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Archive for the ‘Cartoons and Shit’ Category

Mortal Kombat Legends: Scorpion’s Revenge

Thursday, September 10th, 2020

Other than my long-held above average Ms. Pac-Man skills, I cannot claim to be a gamer. I have very little experience playing the video game Mortal Kombat, so I mostly know it as the one they play on acid in Larry Clark’s BULLY. But I’m only human; I have the same weakness for mystical fighting tournaments, magic ninjas, monster violence and spines being pulled out as anybody, button-masher or otherwise. So I’m always open to checking out any cinematic developments related to the Mortal Kombat intellektual property, and that’s good because the recent DTV animated feature MORTAL KOMBAT LEGENDS: SCORPION’S REVENGE is one of the franchise’s best konkoktions to date.

Although I kind of enjoy the silly PG-13 live action movies MORTAL KOMBAT and even MORTAL KOMBAT: ANNIHILATION, I appreciate that this cartoon is super-duper hard-as-fuck R strictly for violence. No boobs, don’t remember the cursing, a few references to balls (because Sonya Blade repeatedly crunches Johnny Cage’s), but the rating is for tons and tons of bloody, reprehensible bodily deconstruction. Pretty frequent finishings and fatalities and flawless victories in this one. (read the rest of this shit…)

The Black Cauldron

Thursday, July 23rd, 2020

When it comes to Summer of 1985 fantasy movies that might be a little too dark and scary for their family audiences, RETURN TO OZ was not all Disney had up their sleeve. They also had an animated feature about swords and quests and undead armies that tried to push their artform into new territory. It was the most expensive animated movie that had ever been made, the only one besides SLEEPING BEAUTY that was shot on 70mm, Disney’s first that was rated PG, and the first to integrate some computer generated imagery. It’s adapted from a series of children’s novels called The Chronicles of Prydain by Llloyd Alexander, and they chose not to turn it into a musical (which took some restraint, since one of the main characters is a bard who carries a harp around). It has a mostly serious tone, with a score by Elmer Bernstein and a willingness to start out quiet and ominous, with slow fades between scenes.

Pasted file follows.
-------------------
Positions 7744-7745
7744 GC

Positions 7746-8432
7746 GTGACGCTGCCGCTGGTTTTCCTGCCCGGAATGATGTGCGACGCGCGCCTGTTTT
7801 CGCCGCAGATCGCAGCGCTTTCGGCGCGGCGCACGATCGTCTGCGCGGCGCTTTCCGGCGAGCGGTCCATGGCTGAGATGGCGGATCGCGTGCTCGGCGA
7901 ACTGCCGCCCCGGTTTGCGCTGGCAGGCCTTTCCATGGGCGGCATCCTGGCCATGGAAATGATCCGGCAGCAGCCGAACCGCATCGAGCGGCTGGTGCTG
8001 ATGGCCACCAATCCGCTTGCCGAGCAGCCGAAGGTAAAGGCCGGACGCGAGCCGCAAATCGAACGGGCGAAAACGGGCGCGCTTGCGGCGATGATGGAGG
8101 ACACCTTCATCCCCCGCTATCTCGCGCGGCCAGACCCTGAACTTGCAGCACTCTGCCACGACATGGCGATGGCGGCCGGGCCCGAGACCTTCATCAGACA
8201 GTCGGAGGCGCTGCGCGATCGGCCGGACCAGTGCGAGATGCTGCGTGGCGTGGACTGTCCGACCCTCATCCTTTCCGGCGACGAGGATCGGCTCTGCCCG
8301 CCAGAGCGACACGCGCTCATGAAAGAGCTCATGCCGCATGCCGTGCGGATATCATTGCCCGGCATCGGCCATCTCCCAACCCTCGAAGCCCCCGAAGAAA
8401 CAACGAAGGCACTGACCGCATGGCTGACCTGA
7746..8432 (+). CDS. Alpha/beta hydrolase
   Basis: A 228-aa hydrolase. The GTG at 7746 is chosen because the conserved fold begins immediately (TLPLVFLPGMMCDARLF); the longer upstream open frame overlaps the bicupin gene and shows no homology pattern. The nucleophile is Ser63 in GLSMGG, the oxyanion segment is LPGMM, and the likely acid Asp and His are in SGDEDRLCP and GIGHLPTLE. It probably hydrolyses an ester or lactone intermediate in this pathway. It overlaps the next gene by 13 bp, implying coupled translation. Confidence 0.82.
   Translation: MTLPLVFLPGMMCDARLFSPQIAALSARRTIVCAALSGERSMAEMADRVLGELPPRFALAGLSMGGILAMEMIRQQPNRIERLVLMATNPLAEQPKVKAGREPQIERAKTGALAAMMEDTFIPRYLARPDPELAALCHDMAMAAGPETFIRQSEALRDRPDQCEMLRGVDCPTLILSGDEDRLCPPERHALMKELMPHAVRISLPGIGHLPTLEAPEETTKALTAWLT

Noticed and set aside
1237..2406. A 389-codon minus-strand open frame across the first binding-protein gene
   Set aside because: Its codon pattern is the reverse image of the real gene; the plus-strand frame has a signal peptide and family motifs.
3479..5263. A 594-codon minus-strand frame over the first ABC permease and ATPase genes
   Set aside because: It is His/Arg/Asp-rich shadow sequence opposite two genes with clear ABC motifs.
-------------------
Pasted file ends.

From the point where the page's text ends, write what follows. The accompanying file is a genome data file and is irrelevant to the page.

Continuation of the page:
Its hero is Taran (Grant Bardsley, George Cukor’s THE BLUE BIRD), a dorky young “assistant pig-keeper” unhappy with his weird job of helping his boss Dallben (Freddie Jones, FIREFOX, FIRESTARTER, WILD AT HEART) take care of one single pig named Hen Wen. He thinks he should be “a famous warrior” having adventures and shit, which he practices for by swinging a stick at imaginary enemies, narrating about how fearless he is and how scared and cowardly they are. (read the rest of this shit…)

Warriors of the Wind

Monday, June 15th, 2020

June 13, 1985 (?)

On June 13, 1985 (or possibly some other day – more on that later) a strange post-apocalyptic animated fantasy arrived in American theaters. It told the story of “a spirited princess named Zandra,” who flies around on gliders and airships and saves her kingdom, The Valley of the Wind, from “forces of evil” including but not limited to giant bugs called Gorgons who come from The Toxic Jungle.

People may not have known it was a Japanese film, released there in 1984, now shortened by nearly 25 minutes and dubbed into English, with the names of some characters and creatures changed. Today we know it in its original form and title – NAUSICAÄ OF THE VALLEY OF THE WIND, the second feature film by the globally revered writer/director Hayao Miyazaki (MY NEIGHBOR TOTORO, PRINCESS MONONOKE, SPIRITED AWAY). But back then it was some mysterious thing called WARRIORS OF THE WIND. (read the rest of this shit…)

Seoul Station

Thursday, April 2nd, 2020

By now most horror fans have experienced or heard about the greatness of TRAIN TO BUSAN, the 2016 South Korean fast-zombie-plague movie. If you’re in the latter category, I know it’s easy to believe the hype but still feel no urgency to see it, because yeah, I get it. Zombies on a train. So I’ll just say again that while it’s impressive that it made me think “Okay, it turns out I do want another fucking zombie movie,” the real achievement is making me so attached to the characters and attuned to the tragedy of their horror movie circumstances that I produced actual tears near the end. Have I ever cried from a horror movie before? Not that I remember.

When I went to write the review I was surprised to learn that writer/director Yeon Sang-ho’s previous movies were all animated. He’d been doing animated shorts since the ‘90s, before the features KING OF PIGS (2011), THE FAKE (2013). Even more interesting, TRAIN TO BUSAN is sort of a sequel or tie-in to an animated feature called SEOUL STATION that Yeon did immediately before it. I didn’t realize it had come out in the U.S. until I noticed it streaming on Shudder. (read the rest of this shit…)